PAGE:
Most of the time that Adobe is spending to close a 0-day vulnerabilities in popular applications of its Reader and Flash Player, is dedicated to make sure that the fixes will not cause catastrophic damage to the computers of end users, the head of the security company.
“The last thing we wanted to see a BSOD on the appearance of hundreds of millions of computers after our release,” – said on Friday the participants Qualys Security Conference in San Francisco, Brad Arkin, director of Adobe’s privacy and security products. ”It would be really terrible. This is what we can never allow to happen.”
He said that developers need Adobe from 20 minutes to 8 hours to make the patch, after they determine the code used in the attack in order to remotely install malware on end user computers. Remaining time – usually about 6000 man-hours, as is the case with the fix for 0-day vulnerabilities in Reader – is spent on testing the new version for each operating system on which it is used to verify the absence of incompatibility.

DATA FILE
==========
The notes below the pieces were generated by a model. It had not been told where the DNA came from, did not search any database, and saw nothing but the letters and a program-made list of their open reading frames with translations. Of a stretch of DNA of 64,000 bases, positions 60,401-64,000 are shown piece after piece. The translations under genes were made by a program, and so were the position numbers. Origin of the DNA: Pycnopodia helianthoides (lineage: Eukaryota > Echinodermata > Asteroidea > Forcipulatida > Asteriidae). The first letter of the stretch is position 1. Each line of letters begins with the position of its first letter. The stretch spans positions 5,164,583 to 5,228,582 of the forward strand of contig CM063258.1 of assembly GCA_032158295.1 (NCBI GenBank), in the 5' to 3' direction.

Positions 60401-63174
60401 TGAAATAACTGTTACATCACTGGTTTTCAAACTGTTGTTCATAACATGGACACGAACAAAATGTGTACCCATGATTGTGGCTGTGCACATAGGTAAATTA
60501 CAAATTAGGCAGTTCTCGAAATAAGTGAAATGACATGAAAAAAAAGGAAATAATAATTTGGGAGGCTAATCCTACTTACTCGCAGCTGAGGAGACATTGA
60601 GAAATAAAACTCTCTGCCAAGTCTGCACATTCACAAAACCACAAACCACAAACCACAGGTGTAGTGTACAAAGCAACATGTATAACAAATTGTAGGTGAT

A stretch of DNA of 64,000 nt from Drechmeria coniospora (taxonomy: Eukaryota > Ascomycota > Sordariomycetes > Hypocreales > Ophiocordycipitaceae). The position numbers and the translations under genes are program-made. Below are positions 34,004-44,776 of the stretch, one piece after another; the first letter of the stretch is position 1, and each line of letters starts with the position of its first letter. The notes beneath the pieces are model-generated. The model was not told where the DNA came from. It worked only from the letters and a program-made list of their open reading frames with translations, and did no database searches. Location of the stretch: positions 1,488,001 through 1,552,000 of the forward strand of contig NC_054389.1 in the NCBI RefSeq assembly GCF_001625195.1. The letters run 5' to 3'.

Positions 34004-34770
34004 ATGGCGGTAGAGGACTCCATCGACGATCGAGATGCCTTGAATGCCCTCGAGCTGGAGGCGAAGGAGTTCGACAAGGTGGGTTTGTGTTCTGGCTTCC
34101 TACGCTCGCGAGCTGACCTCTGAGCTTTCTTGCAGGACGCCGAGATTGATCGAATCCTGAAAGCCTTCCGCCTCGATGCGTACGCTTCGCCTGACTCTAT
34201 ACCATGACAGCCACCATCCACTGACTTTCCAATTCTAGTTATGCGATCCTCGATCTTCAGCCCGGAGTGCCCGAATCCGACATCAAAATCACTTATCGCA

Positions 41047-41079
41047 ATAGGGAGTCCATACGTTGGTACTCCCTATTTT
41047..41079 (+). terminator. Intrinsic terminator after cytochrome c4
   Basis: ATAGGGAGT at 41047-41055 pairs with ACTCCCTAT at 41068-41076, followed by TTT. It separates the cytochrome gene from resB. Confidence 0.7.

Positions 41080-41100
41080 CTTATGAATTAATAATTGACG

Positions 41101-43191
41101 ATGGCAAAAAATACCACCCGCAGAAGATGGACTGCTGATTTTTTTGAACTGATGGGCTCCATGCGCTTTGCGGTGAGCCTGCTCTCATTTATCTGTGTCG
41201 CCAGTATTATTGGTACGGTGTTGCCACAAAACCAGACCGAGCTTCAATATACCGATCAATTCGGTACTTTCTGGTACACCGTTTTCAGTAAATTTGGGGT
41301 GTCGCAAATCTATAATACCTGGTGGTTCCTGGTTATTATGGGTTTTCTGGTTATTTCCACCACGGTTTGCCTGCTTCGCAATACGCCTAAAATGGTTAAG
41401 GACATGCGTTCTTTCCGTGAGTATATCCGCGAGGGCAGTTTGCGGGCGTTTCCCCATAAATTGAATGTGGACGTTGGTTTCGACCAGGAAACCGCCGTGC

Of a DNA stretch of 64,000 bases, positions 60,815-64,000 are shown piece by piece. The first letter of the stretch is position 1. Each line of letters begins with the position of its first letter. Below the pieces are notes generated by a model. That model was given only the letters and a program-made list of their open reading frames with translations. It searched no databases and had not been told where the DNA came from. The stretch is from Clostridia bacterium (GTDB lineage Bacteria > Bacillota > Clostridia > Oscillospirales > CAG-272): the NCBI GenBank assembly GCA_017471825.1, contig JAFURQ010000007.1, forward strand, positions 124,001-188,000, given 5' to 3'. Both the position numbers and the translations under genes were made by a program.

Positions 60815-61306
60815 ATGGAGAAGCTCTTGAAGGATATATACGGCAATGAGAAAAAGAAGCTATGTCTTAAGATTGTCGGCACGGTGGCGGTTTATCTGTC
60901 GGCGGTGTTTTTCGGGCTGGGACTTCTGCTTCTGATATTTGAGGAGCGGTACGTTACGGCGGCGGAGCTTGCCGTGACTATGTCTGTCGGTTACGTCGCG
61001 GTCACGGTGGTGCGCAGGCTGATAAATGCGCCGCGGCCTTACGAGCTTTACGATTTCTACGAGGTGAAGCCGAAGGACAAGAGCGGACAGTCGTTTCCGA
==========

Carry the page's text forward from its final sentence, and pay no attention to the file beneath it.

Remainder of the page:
In early 2009, after discovery of the vulnerability before the release of Adobe fixing took place 10 weeks. Since then the company has significantly improved this figure. New record of the development team of about 72 hours, said Arkin.
Arkin said that Adobe is also working to facilitate the installation of patches. After a few months, the company will introduce a new mechanism for updates to Flash, which will upgrade the application in all browsers. At the moment computers are Windows, using more than one browser must be updated twice, once – for Internet Explorer, and the second – for other browsers. Arkin noted that this relic has remained since those times, when most users had slow internet and they could not afford to download a large file that you want to upgrade all browsers.
“The more users in the consumer environment will be timely and easily updated, the less will be an attractive target for bad guys who are putting money into an exploit,” – he said. ”Keeping up with the time it is very important for all users.”